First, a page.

In the tumultuous period that has followed the toppling of two presidents, Hosni Mubarak and Mohamed Morsi, over the past three years, with the country remaining in a state of political flux, the huge damage done to Egyptian football cannot be exaggerated.
Its clubs are yet to recover from the severe hit to their finances, as a result of the abandonment of the 2011/2012 national championship, following the death of 74 fans, after a match in Port Said between Ahly and Masry.
That tragedy led to the imposition of a draconian ban, forbidding fans from attending subsequent league games throughout the country.
(My previous piece in July 2013, ‘Egypt takes another uncertain turn’, provides further background – http://www.insideworldfootball.com/osasu-obayiuwana/12864-osasu-obayiuwana-egypt-takes-another-uncertain-turn).
That ban remains in force nearly two years after it was first imposed.
And things have taken a turn for the worse, as a dispute between the country’s government and officials of the top two clubs – Ahly and Zamalek, the most successful clubs in African football (they have 13 CAF Champions’ League titles between them) – could lead to Egypt’s suspension from international competitions.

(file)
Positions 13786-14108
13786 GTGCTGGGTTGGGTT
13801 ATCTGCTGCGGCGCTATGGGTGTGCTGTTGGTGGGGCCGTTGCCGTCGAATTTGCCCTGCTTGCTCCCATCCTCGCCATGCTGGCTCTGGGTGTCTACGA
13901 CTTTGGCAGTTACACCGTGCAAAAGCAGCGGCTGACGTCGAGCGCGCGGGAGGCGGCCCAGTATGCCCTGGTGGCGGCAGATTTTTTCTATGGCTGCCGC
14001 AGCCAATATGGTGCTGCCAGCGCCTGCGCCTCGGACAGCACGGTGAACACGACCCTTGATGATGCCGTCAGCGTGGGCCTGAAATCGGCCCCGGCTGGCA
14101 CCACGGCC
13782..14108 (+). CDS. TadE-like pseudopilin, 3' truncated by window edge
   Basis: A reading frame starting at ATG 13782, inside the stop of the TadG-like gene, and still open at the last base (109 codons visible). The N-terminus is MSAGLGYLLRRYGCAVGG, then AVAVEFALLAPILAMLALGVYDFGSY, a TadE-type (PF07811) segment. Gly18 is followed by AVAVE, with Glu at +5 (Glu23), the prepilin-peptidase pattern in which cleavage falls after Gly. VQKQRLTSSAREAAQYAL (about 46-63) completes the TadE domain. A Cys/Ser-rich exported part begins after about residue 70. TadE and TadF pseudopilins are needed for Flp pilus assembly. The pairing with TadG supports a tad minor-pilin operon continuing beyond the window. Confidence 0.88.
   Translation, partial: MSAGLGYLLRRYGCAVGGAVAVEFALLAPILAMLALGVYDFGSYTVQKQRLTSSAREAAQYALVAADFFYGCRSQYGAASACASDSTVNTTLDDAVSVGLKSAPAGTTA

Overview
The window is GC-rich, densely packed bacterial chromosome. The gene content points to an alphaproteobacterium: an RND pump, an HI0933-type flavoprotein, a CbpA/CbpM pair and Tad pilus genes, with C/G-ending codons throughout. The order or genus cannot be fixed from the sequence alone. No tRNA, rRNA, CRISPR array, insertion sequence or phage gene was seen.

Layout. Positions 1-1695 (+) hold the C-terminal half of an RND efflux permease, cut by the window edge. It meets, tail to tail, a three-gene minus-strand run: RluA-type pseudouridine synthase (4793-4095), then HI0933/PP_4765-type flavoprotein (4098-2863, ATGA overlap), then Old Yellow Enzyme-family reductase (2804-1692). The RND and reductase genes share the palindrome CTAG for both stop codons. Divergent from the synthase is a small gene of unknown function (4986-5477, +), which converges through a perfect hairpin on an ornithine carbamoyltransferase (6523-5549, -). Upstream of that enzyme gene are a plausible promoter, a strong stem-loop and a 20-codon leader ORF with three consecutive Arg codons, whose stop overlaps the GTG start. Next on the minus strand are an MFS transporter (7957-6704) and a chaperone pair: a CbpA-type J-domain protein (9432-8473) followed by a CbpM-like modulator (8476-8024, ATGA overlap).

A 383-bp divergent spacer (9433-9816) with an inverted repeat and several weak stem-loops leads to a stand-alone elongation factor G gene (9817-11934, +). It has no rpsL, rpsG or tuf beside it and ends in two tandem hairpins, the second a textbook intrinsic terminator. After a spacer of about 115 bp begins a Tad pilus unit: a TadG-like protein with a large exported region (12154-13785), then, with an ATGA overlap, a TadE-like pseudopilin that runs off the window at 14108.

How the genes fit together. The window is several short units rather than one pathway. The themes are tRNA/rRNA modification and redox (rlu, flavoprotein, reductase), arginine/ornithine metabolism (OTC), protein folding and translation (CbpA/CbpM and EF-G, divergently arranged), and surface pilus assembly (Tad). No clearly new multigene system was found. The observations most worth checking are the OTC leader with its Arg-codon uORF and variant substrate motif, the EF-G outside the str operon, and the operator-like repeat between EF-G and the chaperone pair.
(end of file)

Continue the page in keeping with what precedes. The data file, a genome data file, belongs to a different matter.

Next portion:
Hassan Hamdy, Ahly’s chairman for the last 11 years, was summarily removed from his position by Taher Abou Zeid, a former Egyptian national team player and 1986 Africa Cup of Nations winner, who is the current Minister for Sport.
Hamdy and members of the Ahly board were initially given the boot on January 18, following the club’s decision to exclude itself from the $10 million one-year TV contract that the league, with the consent of the other clubs, had signed with Egypt Radio and Television Union (ERTU), the national broadcaster.
Ahly, which has the greatest number of supporters in the country, refused to be a part of the ERTU deal and opted to sign a separate rights contract for its own games, worth $5.8 million, with the Future Media Company.